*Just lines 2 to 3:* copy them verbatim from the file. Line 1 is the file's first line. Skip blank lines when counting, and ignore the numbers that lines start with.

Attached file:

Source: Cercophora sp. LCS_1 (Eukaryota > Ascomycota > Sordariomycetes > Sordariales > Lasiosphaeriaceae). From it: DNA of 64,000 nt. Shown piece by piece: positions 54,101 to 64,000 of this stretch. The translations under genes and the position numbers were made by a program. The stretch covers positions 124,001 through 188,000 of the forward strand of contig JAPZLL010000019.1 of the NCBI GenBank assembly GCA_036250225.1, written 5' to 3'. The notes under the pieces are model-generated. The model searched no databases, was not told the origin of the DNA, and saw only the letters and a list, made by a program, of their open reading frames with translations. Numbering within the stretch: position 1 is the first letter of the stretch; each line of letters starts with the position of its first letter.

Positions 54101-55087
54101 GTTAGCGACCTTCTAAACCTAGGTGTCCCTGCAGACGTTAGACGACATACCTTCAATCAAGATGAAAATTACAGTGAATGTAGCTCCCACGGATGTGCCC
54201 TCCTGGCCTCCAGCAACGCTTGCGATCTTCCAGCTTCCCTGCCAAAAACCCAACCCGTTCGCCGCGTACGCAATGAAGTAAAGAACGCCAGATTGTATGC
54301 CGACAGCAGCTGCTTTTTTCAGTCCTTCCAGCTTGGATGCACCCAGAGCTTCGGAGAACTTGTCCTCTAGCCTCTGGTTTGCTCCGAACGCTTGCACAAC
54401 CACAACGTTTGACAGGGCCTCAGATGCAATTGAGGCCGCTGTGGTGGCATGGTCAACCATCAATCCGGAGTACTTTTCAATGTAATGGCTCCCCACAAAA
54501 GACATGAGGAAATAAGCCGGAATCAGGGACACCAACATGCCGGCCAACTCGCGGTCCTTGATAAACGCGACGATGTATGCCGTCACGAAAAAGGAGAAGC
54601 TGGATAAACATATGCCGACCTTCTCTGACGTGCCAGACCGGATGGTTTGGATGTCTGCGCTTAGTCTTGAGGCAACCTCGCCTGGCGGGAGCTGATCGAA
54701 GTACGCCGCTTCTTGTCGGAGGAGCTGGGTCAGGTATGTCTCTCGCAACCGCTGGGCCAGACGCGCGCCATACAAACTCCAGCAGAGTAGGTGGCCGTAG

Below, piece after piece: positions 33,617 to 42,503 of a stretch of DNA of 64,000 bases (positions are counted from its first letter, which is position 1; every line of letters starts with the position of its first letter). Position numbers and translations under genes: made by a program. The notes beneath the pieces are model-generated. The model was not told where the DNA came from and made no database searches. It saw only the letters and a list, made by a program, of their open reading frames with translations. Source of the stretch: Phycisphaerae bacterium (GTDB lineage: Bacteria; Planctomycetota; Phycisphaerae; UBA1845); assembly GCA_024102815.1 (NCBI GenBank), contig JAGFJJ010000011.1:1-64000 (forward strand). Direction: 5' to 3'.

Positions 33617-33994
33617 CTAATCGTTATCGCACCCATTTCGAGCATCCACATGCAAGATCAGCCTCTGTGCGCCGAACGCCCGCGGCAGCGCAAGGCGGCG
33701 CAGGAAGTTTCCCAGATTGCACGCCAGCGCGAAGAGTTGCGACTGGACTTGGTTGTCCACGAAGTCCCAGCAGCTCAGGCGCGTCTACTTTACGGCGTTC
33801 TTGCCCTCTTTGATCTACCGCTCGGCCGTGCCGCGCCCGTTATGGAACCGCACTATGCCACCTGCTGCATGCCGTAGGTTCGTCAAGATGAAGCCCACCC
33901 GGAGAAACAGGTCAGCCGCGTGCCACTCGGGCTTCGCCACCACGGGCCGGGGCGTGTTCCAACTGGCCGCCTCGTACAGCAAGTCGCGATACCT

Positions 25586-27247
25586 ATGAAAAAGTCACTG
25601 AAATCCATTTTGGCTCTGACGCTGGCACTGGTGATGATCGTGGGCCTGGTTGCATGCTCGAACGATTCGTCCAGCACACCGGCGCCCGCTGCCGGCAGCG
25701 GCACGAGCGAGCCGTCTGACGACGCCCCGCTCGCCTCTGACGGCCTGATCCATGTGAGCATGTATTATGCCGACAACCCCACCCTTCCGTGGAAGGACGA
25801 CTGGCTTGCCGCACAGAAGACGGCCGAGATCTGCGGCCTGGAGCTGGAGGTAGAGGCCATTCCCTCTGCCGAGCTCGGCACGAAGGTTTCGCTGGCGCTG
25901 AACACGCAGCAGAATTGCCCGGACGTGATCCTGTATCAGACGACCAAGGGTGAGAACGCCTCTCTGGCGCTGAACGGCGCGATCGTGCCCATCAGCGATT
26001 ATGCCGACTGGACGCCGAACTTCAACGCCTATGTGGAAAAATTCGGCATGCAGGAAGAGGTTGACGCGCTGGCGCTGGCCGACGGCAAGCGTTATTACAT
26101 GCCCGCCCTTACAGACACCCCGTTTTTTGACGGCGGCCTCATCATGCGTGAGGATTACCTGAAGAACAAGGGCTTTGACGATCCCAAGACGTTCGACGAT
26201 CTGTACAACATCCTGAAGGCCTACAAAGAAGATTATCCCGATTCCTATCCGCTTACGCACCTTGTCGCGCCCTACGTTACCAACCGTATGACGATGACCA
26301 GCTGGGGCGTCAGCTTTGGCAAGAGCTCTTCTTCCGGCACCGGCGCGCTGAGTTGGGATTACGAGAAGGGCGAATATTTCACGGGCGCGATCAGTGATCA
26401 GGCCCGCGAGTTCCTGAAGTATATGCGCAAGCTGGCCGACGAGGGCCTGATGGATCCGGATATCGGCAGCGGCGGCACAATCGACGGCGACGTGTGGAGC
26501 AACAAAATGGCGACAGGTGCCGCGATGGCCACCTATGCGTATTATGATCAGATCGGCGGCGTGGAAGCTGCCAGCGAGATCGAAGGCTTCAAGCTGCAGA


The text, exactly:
Positions 54101-55087
54101 GTTAGCGACCTTCTAAACCTAGGTGTCCCTGCAGACGTTAGACGACATACCTTCAATCAAGATGAAAATTACAGTGAATGTAGCTCCCACGGATGTGCCC